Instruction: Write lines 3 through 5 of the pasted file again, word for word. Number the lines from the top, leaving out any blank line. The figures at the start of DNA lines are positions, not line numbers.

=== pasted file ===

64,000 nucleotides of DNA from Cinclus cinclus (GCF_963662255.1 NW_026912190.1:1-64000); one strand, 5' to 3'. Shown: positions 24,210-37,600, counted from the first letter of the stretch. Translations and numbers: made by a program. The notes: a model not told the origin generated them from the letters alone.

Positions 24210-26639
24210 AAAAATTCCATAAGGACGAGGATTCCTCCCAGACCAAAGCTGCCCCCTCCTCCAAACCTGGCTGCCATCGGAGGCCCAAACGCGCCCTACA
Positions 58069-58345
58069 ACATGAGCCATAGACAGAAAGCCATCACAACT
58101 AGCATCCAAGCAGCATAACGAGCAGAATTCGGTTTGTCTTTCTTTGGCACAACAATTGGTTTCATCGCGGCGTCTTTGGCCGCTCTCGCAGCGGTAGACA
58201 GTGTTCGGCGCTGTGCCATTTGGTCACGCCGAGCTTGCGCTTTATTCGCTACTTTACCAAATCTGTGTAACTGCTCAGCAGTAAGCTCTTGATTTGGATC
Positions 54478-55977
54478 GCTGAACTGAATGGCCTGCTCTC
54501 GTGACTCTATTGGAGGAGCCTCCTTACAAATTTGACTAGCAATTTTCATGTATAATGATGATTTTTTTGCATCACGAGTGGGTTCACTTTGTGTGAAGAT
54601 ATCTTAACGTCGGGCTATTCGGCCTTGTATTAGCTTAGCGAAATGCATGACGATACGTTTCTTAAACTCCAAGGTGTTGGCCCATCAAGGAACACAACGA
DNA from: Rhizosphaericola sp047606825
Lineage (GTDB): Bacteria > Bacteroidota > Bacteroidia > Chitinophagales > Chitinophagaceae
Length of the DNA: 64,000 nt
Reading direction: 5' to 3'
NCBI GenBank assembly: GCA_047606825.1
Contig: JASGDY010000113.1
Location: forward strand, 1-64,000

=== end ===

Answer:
24210 AAAAATTCCATAAGGACGAGGATTCCTCCCAGACCAAAGCTGCCCCCTCCTCCAAACCTGGCTGCCATCGGAGGCCCAAACGCGCCCTACA
Positions 58069-58345
58069 ACATGAGCCATAGACAGAAAGCCATCACAACT